“This is all me finding my own voice and sharing my music and my stories in the world. My leading single is a tribute to the old-school jazz and soul sounds I grew up and fell in love with, but with a little contemporary twist”
“As a cabaret singer interpreting, re-interpreting, presenting, re-presenting, and representing, torch songs, I work both to honour the legacy of the great women who have kept the flame before me, as well as to subvert the dominant and affirm the marginalised through song and storytelling.”
“If you want to actually follow the tradition of jazz, you have to respond to your story and the place that you live in. Jazz has always been questioning and curious and absorbing other influences. And this is one of the most exciting things about being an Australian musician, being surrounded by lots of different cultures”.
How would you describe the dynamics of Torrio!?
Niko Schauble: Every input is welcome. Every output is celebrated. There is no leader. The direction becomes clear through the performance.
-.Which song reminds you of the best concert you ‘ve ever attended?
– Any version of They Say its Wonderful. I first heard that song performed by Sonny Rollins at the Opera House in 2008. It has since become my favourite song.
“Performing a live stream at Nelson Mandela’s funeral was a poignant and emotional day for the Royal Swazi Spa. My first eligible election was South Africa’s 1994, first democratic election in years and I stood in a queue with the rainbow nation and cast my vote for Madiba. I am so honoured for this band to been part of his salute.”
“My most recent journey is that into motherhood, after my son Alfred joined us in January, so I’m going to say the incredible Burt Bacharach ballad, ‘Alfie’. The lyrics are really beautiful, when you consider singing them to a new baby.”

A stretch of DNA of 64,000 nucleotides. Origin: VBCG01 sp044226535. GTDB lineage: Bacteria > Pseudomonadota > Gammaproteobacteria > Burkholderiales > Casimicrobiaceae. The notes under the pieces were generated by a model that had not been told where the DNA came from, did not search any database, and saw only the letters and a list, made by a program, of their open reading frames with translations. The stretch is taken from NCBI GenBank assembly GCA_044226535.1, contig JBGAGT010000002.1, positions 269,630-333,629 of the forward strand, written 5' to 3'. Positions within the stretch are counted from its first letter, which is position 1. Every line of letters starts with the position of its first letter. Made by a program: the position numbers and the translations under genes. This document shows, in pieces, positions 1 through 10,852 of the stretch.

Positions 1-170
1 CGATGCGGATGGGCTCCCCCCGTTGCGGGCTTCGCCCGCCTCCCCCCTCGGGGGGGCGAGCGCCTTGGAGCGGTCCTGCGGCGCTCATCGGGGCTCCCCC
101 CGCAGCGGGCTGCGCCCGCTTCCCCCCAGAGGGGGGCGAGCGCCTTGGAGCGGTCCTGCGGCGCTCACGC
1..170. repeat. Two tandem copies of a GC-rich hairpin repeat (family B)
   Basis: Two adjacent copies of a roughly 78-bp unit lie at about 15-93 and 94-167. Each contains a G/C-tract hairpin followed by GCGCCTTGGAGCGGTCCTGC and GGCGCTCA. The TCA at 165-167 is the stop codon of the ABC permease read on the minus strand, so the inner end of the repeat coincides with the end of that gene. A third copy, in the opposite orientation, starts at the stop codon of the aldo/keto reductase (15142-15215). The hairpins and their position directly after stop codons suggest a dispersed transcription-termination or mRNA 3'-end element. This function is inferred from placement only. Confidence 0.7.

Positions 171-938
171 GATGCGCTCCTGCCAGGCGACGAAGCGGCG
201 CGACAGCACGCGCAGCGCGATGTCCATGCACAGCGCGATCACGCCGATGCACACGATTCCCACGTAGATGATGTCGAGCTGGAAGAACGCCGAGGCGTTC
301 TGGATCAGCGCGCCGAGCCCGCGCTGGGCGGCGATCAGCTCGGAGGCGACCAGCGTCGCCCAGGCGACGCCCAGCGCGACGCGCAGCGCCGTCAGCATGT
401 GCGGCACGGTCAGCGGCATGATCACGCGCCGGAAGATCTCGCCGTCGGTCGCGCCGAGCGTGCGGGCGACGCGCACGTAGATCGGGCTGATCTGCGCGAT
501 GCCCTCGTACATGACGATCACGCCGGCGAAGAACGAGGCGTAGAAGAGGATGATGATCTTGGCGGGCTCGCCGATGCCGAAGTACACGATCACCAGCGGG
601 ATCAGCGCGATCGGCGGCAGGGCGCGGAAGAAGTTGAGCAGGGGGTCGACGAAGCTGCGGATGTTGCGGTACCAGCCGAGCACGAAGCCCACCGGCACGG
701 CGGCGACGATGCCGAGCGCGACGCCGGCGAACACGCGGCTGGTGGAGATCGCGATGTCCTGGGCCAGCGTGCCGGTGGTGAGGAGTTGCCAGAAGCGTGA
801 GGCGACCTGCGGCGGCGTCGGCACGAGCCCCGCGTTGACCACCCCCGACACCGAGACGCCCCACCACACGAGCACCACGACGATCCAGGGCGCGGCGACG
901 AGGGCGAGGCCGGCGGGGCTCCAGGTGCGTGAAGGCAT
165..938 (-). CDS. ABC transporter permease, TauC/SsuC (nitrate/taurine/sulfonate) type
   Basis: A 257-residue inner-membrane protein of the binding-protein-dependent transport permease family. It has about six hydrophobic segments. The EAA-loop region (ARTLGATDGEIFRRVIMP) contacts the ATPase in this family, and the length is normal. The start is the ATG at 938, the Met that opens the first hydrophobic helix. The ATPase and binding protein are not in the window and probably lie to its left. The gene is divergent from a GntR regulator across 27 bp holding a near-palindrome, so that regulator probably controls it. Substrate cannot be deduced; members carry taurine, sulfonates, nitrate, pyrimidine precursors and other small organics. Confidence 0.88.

“The Uptown success story really is the success story of the Melbourne jazz and improvised music scene itself. The original motivation to open a jazz club, after moving back here from New York City, was because of the incredibly high level of playing that I knew Melbourne (and Australia) always had. Also, to try to catch that particular sound that is unique to us here, which I don’t think the New Yorkers quite get.”
“When I’m performing, I feel like I’m smiling from the inside. I feel a sense of bringing people together and there is nothing more wonderful in human nature than feeling connected and feeling you a contributing to that connection.”
Sandy Evans was inspired by these images of reality and reflection, so she started composing what turned out to be musical responses to them. “I like to think of harmony in relation to colours”, she says, describing her approach. “Other times it was the structure of the photos that I reacted to. There are certain mirror images, so what I did was take some melodic ideas and reverse them”.